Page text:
GREENE: You think it's important for the public to learn much more about these two officers.

FAISON: I think the public should know everything about these officers. I think every officer that kills somebody, especially in a city where it's happening every two to three months, we should be scrutinizing every single thing in their past because we don't need them on the streets policing us or driving in our neighborhoods if they're going to be abusive toward us or kill us.

GREENE: You talked about California, in your mind, having very weak use-of-force laws and wanting things to change. It sounds like you have a governor right now who's very open to that. Governor Gavin Newsom issued a statement calling for systemic reforms to the criminal justice system in the state. What exactly would you like to see happen to the law?

FAISON: I think the main thing that we need to see - because a lot of bills are passed and, you know, they move us like, you know, an eighth of an inch closer to where we need to be. But I think what's really important is if we create new policy that attached to each policy are the consequences of what's going to happen if those policies are violated. So if we get new laws, there needs to be consequences attached. And once officers start getting fired or getting charged and convicted for murdering people, then they're not going to probably kill us as often as they do. But right now, we haven't seen that ever, so I think that's what gives them, you know, the green light to go ahead and do what they want.

GREENE: What about the argument you often hear that if you put too many consequences into the law that it could hamstring police, causing them to not be able to do their jobs as effectively to keep neighborhoods safe?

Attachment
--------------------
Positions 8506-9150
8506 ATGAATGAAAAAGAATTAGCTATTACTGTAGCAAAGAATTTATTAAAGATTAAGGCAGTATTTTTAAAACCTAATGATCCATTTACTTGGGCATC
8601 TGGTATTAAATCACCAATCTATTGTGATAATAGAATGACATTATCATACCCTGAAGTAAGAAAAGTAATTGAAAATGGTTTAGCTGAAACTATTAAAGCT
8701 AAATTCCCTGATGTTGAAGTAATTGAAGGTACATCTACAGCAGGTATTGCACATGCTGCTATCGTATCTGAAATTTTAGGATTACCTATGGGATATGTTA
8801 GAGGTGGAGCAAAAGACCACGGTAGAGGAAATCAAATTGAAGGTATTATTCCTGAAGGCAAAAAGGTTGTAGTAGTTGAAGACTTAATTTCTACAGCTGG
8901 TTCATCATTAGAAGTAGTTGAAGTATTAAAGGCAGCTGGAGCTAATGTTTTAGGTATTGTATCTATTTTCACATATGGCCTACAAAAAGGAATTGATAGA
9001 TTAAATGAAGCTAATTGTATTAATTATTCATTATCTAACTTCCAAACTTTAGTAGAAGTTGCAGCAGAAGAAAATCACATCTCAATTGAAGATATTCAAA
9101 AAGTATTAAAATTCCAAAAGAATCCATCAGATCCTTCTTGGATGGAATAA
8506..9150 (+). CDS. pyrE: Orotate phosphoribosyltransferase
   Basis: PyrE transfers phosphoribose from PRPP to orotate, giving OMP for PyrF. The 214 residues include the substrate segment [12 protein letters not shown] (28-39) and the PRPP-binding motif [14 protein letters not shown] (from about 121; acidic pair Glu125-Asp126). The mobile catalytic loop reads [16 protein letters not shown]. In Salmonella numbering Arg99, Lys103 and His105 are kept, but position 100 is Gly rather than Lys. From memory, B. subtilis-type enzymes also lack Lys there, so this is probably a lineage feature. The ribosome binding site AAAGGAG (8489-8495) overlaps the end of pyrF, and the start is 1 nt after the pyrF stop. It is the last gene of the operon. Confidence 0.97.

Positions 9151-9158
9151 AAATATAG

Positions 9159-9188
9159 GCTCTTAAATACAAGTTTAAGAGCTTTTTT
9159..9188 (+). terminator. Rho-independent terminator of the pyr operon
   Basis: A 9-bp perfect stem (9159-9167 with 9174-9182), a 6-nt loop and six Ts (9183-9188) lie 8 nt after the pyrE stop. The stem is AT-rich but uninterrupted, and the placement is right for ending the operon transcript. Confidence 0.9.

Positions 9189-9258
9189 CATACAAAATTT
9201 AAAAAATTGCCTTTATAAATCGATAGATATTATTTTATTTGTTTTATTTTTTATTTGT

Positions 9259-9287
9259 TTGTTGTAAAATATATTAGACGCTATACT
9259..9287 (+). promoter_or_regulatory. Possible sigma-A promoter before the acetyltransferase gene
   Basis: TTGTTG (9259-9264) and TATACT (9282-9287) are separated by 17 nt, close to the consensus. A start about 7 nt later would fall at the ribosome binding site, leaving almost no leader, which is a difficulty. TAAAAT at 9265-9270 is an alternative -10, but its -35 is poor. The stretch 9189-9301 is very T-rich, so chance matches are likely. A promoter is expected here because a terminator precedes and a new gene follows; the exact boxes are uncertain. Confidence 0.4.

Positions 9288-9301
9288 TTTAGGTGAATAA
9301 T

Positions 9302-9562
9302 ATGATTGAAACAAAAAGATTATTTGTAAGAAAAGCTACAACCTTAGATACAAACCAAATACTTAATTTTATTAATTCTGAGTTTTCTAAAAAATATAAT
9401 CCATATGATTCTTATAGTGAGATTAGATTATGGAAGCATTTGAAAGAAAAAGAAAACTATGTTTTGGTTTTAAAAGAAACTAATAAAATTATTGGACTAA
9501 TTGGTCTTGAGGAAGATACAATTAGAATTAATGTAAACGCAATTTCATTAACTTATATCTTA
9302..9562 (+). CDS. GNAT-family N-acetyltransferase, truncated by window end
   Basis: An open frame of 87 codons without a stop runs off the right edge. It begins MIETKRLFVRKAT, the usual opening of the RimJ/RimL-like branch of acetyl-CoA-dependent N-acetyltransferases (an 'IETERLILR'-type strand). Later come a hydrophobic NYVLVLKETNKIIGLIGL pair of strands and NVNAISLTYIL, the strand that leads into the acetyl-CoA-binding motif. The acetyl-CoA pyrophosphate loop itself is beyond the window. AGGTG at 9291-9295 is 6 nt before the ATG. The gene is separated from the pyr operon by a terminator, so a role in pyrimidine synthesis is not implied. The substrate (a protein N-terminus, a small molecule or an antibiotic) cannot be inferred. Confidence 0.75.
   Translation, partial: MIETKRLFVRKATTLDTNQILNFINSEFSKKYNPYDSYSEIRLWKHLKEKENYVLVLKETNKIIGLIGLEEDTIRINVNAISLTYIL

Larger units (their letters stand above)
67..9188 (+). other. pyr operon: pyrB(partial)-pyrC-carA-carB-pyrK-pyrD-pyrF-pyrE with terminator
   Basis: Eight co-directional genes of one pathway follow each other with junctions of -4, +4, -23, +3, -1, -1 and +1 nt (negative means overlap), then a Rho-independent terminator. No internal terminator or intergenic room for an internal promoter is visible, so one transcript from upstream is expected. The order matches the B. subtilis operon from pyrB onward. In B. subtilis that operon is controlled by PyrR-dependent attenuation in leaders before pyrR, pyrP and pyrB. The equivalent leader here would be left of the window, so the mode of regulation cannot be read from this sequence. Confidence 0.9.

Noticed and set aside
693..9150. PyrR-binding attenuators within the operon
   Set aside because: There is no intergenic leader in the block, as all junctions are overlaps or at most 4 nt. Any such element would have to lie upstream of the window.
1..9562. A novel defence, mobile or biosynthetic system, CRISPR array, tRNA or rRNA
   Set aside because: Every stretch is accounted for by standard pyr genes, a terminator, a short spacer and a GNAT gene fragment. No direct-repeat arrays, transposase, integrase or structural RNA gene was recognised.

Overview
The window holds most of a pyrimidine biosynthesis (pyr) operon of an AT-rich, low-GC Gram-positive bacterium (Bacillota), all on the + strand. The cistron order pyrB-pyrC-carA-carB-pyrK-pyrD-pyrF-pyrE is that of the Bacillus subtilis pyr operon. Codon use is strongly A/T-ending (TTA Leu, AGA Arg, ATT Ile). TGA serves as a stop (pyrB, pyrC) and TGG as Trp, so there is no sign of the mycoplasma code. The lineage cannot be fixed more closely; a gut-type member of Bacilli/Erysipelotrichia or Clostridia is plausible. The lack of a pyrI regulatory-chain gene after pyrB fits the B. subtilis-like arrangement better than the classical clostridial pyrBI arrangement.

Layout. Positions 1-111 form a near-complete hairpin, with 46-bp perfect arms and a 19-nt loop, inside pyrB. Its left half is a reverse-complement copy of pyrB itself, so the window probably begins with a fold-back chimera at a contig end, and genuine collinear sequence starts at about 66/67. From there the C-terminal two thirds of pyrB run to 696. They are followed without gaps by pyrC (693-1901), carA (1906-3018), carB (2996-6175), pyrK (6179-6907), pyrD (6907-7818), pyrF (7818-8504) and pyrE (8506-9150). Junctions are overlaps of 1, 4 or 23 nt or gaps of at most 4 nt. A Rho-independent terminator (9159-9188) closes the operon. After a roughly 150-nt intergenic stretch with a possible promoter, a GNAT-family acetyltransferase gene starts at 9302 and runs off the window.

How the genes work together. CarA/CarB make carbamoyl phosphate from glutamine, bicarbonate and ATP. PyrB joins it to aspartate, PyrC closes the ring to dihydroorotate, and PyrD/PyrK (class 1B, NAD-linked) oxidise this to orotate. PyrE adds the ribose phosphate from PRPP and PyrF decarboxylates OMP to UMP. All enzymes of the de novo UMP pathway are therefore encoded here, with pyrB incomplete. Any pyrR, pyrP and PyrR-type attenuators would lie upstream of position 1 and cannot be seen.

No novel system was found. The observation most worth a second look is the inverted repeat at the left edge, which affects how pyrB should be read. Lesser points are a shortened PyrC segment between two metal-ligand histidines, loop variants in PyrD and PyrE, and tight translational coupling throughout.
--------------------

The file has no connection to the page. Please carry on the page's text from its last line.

FAISON: I think that's ridiculous. I think that sounds ridiculous. Every job that you have, you have rules and then there's consequences to those rules if they're broken. And so, it shouldn't be any different for them. Actually, it should be a higher standard for them because, one, we're paying for their salaries, two, they are supposed to be the ones defending the law. So, I mean, it just doesn't make sense that, you know, you would be able to be above the law if you were also defending the law.

GREENE: Could you just talk about this moment in the movement? I just listen to you and others talk about the law and making changes to the law to try and prevent deaths like this in the future. Is that a new priority or is there more energy behind changing the law? Is this a moment of transition when it comes to the Black Lives Matter movement and how you respond to killings like this?

FAISON: Our chapter is more of an abolitionist chapter. We're not reformists. But, you know, we understand that you can't change or end something overnight. So we need to be finding ways and building structures for us to take care of ourselves and our communities. So if there is a de-escalation, you know, situation that's happening, then we need to be relying on each other instead of calling the police. So I think that we need to throw the kitchen sink at this. We all need to be trying to pursue our ideas and fight with everything that we have because not one thing is going to change this. And changing the laws isn't going to change it, but it's going to definitely help.

GREENE: That was Tanya Faison. She is head of the Black Lives Matter chapter in Sacramento where Stephon Clark was shot and killed by police last March. Transcript provided by NPR, Copyright NPR.